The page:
Don't tell Iván Arce that security researchers are rock stars. Security is about as glamorous and sexy as unclogging a sink, according to the security expert and co-founder and CTO of Core Security. "What we do in information security is more like what plumbers do -- we fix things and get things working," Arce says. "You don't see plumbers being promoted as stars."
But Arce himself is an international figure in security: He holds several patents, including ones for penetration testing and visualization technologies, and he is considered one of the top security experts in the industry. If you've never heard of him, all the better: That's just the way he likes it. "I don't like to talk about myself, and I don't like rock-star attitudes and the celebrity status that is given to many information security individuals," Arce says. "I think it is damaging to the discipline and to the industry."
Too many security people think their work is more important in the big picture than it really is, he says. "Many people in the infosec community are too self-conscious and have too high an image of their work and the role infosec plays in world affairs."
Arce doesn't take himself too seriously, nor is he all business all the time. He jokes that all he really does for Core is "pretend" to work, and that the only reason he was considered a star on his high school soccer team in Mexico was because he was Argentinean. "Argentineans are supposed to be good players," he says. "It gave me extra credit, not that I was really that good."
Arce, 37, has lived in several Latin American countries besides Mexico and his birthplace and current home in Buenos Aires, Argentina. There was Peru and Brazil as well. He grew up the only techie in a family of artists, with his parents in the film industry, and sisters in film, radio, and graphic design. "They couldn't understand what the hell I was doing... why was I tearing apart everything, like clocks, and trying to rebuild them. They didn't understand why I would do that and why I would sit at the computer for hours."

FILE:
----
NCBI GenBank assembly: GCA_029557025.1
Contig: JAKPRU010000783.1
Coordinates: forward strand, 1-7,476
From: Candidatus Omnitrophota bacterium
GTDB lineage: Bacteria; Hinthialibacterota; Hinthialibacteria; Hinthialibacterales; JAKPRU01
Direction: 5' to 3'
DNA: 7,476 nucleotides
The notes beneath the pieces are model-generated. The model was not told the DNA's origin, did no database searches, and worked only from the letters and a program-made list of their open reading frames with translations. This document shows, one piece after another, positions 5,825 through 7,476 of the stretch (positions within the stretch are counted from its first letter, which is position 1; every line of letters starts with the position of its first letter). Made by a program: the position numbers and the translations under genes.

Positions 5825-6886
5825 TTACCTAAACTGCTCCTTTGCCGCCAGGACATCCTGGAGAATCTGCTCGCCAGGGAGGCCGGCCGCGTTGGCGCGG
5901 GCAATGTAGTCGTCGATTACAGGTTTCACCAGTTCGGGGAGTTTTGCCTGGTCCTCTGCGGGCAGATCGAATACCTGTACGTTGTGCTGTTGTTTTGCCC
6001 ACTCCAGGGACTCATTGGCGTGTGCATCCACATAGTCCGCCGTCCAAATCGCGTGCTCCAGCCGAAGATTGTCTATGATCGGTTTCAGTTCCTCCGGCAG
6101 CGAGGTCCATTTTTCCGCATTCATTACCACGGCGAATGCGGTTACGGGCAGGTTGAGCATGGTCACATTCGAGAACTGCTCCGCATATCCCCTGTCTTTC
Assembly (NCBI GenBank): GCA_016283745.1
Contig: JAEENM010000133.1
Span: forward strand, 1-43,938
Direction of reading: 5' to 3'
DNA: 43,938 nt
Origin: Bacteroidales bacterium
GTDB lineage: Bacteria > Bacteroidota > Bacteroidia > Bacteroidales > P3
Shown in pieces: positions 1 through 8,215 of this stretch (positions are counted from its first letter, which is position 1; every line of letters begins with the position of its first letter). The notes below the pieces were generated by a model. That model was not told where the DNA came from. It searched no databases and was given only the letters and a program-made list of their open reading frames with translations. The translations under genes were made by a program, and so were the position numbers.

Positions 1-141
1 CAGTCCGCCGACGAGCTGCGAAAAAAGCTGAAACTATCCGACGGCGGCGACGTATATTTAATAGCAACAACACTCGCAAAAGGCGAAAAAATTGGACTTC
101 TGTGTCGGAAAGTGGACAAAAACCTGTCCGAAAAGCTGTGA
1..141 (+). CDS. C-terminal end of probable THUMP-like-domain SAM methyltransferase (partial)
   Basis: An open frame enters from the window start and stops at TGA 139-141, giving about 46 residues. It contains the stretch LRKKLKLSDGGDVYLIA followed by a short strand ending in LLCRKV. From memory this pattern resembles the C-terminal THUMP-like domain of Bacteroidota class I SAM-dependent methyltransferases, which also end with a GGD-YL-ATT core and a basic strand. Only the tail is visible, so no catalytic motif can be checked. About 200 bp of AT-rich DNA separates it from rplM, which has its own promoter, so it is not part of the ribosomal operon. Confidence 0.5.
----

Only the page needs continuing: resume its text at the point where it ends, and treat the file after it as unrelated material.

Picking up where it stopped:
He started writing software programs when he was 16, and dropped out of the engineering program at the University of Buenos Aires to found Core in 1996. "It's all or nothing" in Argentina's six-year degree programs, he says, so he never got his degree. He got interested in security while working on cellphone and call-center applications at a computer-telephony integration startup in Argentina.
He got together some friends with mutual security interests and launched Core, which began as a consulting firm offering penetration testing services and vulnerability research. That led to building a tool to automate some of their work, which they fleshed out during some work they did for the former Secure Networks, which was later acquired by Network Associates (and later purchased by McAfee).
The scanner they worked on was the only one available at the time besides Internet Security Systems's tool, he says. "I saw all the flaws of vulnerability scanner technology -- the false positives and negatives, and the flat view of the network," he says. "It would tell you about vulns, but not about the attacks. We figured pen testing could automate that and make it simpler."
That helped inspire the Core Impact product, an automated, do-it-yourself pen testing tool that's considered the crème de la crème of tools, with commercial-quality exploits and a popular user-friendly interface that's starting to attract less-technical users as well as Core's traditional ones.
Core writes its own exploits -- Arce doesn't believe in buying bugs from outsiders. "I think it's wrong to pay for bugs," he says. "The thing you must take into account is those affected by the bug," the end users.
Arce says TippingPoint's recent decision to pay $10,000 for the MacBook hack contest at CanSecWest sent the wrong message. "In this case, the vulnerability information/exploits were not beneficial to end users in a contest with financial" incentive, he says.
"If you buy vulnerability information and give it to [your] paying customers only, you are using that information to obtain financial advantage because you're not giving it those who can't pay for it."
Core instead reports any bugs it finds to the affected vendor first, so it gets disclosed to everyone at the same time and the vendor has a chance to fix it, he says.
Arce says he no longer does the day-to-day engineering work at Core. He focuses more on the technology and how the user sees it, and he's also researching the next big attack trends five years out.
Don't expect him to make a big deal out of his findings, though.
Kelly Jackson Higgins, Senior Editor, Dark Reading